TORONTO -- Ontario is expanding its COVID-19 vaccine effort to more age groups on Monday. Here are the key details: 

What is changing? 

Starting Monday, residents aged 75 and older can schedule a COVID-19 vaccine appointment through the provincial booking portal.

Also Monday, pharmacies in certain regions will offer the Oxford-AstraZeneca shot by appointment to those 60 and older. They previously only offered that shot to residents aged 60-64.

How is an appointment made through the provincial portal? 

Residents aged 75 and older, or someone helping them, can book appointments by going online or calling 1-888-999-6488.

Those scheduling shots need to provide provincial health card details, as well their birth date, postal code and email address or phone number.

The provincial portal may direct residents to their local health unit's own booking site in some cases, based on the postal code provided.

Vaccines are administered at mass immunization sites or smaller venues, depending on the local health unit.

Who else can use the provincial booking portal? 

In addition to those aged 75 and older, priority groups, including Indigenous adults, seniors in congregate care, and certain health-care workers can use the portal to book their vaccines.

Who can get a vaccine at pharmacies? 

Select pharmacies in Toronto, Windsor and Kingston public health units that were previously offering the Oxford-AstraZeneca shot to those aged 60 to 64 will remove the upper age limit and offer the vaccine to anyone aged 60 and older.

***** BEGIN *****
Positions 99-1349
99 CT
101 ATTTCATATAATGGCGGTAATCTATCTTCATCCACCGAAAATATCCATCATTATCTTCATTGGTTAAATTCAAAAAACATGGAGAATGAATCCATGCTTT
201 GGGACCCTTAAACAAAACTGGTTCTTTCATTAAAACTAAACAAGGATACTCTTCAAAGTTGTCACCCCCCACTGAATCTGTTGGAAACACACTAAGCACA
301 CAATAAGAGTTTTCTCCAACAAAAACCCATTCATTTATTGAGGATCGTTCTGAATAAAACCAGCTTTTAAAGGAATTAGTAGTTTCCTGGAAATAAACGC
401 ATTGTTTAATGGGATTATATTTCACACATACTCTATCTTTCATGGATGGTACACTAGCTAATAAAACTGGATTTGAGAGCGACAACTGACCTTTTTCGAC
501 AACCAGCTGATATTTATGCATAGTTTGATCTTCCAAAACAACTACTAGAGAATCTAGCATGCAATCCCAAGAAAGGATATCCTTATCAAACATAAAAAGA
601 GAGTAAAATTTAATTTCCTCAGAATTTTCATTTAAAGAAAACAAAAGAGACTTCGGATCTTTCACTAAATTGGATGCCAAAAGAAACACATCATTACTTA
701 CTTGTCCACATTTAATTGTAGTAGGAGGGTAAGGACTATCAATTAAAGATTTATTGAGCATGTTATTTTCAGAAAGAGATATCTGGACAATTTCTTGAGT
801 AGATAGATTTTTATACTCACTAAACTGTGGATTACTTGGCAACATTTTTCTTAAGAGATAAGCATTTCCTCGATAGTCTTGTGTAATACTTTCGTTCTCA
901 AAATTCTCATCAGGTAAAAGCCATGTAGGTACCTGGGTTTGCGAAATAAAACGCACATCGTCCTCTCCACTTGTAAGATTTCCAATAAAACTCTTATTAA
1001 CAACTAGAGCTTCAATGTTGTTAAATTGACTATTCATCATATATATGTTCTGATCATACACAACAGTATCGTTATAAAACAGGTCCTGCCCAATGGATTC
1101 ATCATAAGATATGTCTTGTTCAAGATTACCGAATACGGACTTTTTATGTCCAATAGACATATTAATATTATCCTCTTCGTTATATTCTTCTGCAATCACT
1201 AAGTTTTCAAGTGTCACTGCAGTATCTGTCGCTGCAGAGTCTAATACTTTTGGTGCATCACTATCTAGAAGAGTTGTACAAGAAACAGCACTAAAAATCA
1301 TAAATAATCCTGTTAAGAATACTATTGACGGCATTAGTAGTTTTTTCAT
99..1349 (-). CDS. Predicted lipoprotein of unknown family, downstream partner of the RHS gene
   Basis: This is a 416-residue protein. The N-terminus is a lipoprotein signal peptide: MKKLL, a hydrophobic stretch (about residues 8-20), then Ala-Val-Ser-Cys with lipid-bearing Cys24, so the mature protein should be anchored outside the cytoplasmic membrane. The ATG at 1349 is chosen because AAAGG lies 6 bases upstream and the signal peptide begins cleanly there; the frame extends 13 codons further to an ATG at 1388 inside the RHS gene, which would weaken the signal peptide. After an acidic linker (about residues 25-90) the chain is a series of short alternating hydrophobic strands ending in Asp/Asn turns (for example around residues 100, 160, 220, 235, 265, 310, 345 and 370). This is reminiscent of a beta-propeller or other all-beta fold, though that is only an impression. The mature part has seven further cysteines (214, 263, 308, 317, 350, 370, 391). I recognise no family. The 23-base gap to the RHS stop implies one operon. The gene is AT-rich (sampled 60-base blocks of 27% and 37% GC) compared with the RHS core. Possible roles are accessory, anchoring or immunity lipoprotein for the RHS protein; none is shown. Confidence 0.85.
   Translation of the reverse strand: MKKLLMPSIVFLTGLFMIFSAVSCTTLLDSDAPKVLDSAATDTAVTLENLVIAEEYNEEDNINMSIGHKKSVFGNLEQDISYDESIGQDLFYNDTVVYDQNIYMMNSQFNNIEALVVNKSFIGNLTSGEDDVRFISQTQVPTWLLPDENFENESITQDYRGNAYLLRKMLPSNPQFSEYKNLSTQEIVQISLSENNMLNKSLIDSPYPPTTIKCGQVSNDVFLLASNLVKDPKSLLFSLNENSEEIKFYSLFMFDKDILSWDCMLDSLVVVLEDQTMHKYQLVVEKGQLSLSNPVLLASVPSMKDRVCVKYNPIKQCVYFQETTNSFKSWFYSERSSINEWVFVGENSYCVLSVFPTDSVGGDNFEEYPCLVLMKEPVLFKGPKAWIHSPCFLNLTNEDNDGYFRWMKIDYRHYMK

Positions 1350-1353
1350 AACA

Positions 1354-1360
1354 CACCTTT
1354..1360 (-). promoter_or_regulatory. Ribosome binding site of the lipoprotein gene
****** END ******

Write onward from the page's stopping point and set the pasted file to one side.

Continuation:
The government is expanding the program after new guidelines said the shot could be used on those aged 65 and older as well.

The National Advisory Committee on Immunization changed the guidelines on Tuesday, citing two studies from the U.K. that found signs of significant effectiveness against symptomatic COVID-19, and reduced hospitalizations due to COVID-19, among seniors. Those studies weren't available when the committee made its initial recommendations that limited the shot to those under 65.

Residents can contact pharmacies to make appointments. Participating locations are listed here.

There are currently 327 locations participating in the program and the province plans to expand it to more than 700 sites over the next two weeks.

By the end of April, the government said it hopes to have 1,500 pharmacies across the province administering vaccines.

What about doctors' offices? 

Starting Monday, certain family physicians in six regions will offer Oxford-AstraZeneca shots to patients aged 60 and up.

Those doctors started giving that vaccine last weekend to patients aged 60 to 64.

The province has said the doctors will contact eligible patients directly.

Which vaccine should I get?

The government has urged residents to get the first vaccine available to them, saying all of the shots available are shown to prevent hospitalization from severe illness and death.

Are there any major issues with the Oxford-AstraZeneca vaccine?


Some European countries had stopped administering the shot after reports of people who had received the vaccine getting blood clots, but reviews of the evidence have found no elevated risk.

The European Medicines Agency says there is no evidence of increased risk of blood clots from the vaccine, but added there is still not enough evidence to say if the vaccine played a role in a small number of clots in the vein that drains blood from the brain.

At least four of the countries that halted use of the vaccine are now resuming it.

Health Canada has declared the shot safe for use.

Thrombosis Canada, the national advocacy group for patients with blood-clot disorders, says there is a greater risk of getting blood clots from COVID-19 than there is from the vaccine.

This report by The Canadian Press was first published March 19, 2021.